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Magic: The Gathering» Forums » General

Subject: Land types rss

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Richard Morgan
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I played this back in the day (years and years ago) and really enjoyed it so thought I'd get back into it. It's been years and I have forgotten all the rules. I bought three starter packs (or what I assume are starter packs) for me and my two daughters to use, one each. The strange thing is one starter pack has all forests, one has all islands and one has all fire. And yet each starter pack has a booster pack and the booster packs are a mixture. What am I meant to do with this? Surely if I have all forests in my deck then I can't use anything that doesn't use forests, yet the booster pack has not forest cards!

I am mightily confused.

How many different land types (or whatever they are called) are there? Should I just shuffle the three packs together so we get a mixture? Not planning on buying any more boosters because this is just for fun with my two girls, but from memory you didn't have a deck with just one land type!
 
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Eric Jome
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richiebabes wrote:
What am I meant to do with this?


The deck you have is preconstructed. The boosters are not preconstructed. The boosters are the standard distribution. You get cards of all colors in boosters. Use the blue ones with your blue deck and the green ones with the green deck and so on.

At some point, you may acquire enough cards to use the colors from the booster packs that you don't have a base deck to match at this point.

Quote:
How many different land types (or whatever they are called) are there? Should I just shuffle the three packs together so we get a mixture? Not planning on buying any more boosters because this is just for fun with my two girls, but from memory you didn't have a deck with just one land type!


There are five. Forest (green), Plains (white), Islands (blue), Swamps (black), and Mountains (red). Also, there are colorless cards, usually of type Artifact that anyone playing any color can use.

Separate the cards in the packs by color. If you think one of them would be a good addition to a deck, matching the color, add it in. If you don't have a deck in a color, then I guess cards you got in the boosters are not usable yet.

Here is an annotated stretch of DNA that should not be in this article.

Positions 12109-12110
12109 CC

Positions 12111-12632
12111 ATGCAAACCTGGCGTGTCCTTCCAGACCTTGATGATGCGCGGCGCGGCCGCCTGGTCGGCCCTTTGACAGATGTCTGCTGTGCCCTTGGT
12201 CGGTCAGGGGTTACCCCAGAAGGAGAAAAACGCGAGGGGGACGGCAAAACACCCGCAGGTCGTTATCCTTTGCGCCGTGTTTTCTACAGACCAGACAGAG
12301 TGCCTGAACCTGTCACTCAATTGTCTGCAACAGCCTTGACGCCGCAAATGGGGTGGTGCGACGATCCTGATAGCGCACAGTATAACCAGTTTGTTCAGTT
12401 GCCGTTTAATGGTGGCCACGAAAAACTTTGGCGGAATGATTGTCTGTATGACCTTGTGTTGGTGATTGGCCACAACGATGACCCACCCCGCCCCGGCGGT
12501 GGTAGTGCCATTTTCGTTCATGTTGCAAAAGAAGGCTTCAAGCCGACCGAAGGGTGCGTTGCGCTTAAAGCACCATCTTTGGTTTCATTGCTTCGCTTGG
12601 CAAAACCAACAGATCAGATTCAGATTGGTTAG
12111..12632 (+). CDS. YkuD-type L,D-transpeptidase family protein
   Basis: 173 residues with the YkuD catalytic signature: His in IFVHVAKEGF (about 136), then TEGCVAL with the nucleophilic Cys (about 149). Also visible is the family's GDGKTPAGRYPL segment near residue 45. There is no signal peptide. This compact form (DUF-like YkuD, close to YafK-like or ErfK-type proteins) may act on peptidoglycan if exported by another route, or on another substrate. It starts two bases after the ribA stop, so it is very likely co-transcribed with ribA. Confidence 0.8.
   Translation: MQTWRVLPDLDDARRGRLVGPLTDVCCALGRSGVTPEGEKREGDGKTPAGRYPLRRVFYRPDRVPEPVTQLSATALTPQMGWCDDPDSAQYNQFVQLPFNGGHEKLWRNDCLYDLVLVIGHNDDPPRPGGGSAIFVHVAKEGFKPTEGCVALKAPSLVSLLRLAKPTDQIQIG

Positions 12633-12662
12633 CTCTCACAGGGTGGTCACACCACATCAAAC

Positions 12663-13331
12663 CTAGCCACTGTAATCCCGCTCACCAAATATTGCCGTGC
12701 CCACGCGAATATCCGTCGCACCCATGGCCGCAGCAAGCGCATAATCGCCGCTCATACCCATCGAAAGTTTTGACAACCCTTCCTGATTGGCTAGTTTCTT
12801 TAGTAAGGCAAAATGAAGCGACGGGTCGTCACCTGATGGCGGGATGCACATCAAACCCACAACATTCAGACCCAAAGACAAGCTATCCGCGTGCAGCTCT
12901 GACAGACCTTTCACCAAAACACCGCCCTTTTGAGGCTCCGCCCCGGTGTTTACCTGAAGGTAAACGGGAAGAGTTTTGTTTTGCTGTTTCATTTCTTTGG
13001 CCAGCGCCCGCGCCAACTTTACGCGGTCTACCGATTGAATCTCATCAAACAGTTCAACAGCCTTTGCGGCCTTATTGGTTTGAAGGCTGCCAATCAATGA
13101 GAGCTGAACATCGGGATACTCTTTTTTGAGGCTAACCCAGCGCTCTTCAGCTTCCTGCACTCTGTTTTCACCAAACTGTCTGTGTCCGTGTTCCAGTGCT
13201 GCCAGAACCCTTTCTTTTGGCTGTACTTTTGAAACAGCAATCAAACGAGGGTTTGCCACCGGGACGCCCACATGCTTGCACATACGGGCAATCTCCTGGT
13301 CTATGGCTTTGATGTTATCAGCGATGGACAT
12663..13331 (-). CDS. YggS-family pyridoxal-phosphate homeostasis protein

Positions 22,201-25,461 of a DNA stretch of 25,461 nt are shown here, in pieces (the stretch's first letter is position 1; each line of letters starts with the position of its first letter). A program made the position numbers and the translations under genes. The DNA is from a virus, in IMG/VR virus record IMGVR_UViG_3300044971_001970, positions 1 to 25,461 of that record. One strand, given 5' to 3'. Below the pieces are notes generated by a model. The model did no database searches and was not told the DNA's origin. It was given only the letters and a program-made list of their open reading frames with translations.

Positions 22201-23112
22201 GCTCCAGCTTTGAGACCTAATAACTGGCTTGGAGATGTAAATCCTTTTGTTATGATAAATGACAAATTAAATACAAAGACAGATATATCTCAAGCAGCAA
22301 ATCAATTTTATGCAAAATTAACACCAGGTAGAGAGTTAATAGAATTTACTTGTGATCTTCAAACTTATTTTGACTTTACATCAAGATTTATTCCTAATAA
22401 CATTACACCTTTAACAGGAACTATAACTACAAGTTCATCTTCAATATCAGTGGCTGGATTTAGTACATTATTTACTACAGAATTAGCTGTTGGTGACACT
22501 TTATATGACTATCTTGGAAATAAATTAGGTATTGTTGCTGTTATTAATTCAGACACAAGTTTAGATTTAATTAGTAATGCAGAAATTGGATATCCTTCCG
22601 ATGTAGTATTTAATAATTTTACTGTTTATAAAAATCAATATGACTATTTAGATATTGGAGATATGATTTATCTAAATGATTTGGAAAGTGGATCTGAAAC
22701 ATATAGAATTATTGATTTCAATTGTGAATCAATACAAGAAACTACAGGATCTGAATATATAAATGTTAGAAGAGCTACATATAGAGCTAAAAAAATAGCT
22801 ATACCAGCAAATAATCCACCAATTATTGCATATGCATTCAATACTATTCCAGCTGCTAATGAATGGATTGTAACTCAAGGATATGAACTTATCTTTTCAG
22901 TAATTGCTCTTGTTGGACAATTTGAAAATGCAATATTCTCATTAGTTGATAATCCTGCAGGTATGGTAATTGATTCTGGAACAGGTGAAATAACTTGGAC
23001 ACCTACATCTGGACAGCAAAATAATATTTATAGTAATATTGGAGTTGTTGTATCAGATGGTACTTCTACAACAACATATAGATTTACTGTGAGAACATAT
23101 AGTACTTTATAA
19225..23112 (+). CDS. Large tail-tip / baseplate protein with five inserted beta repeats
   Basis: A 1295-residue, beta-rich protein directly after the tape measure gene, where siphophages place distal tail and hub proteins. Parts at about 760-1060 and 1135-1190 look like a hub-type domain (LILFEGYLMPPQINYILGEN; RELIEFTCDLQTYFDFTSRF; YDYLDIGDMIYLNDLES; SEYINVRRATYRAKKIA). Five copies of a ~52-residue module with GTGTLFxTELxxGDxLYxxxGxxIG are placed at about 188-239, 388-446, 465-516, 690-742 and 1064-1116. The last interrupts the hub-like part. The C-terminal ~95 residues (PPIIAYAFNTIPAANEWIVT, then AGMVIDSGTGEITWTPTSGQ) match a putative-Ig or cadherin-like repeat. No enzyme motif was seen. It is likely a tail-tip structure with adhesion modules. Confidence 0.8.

Usually, Magic decks use at least 2 different colors. But to keep things easy for new players like you, they have preconstructed decks in a single color for you. So, you'll only be using the cards from the boosters that match the colors you've already got.
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Richard Morgan
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Sheesh. It wasn't like this back in the old days! I seem to remember playing with all five colours.
 
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Jason
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I've heard the Harry Potter ccg is pretty fun to play with your kids. On a magic level I'd suggest WoW: TCG.
 
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Richard Morgan
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Harry Potter... arghh! Never in a million years, my kids like deeper stuff.

What is WoW: TCG? Sounds like some sort of code.

I am not looking for recommendations on this thread by the way ;-).

If I get two other starter decks with the other land types then what's the best way to mix them together so we get a roughly similar deck each with all 5 land types therein?
 
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Jerry Martin
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YOU DO NOT WANT TO MIX THESE ALL TOGETHER!

These decks are made and designed to play with each other as they are. Each color does it's own thing.

Having a deck with five colors that isn't designed to be that way will be a huge mess that will be frustrating to play.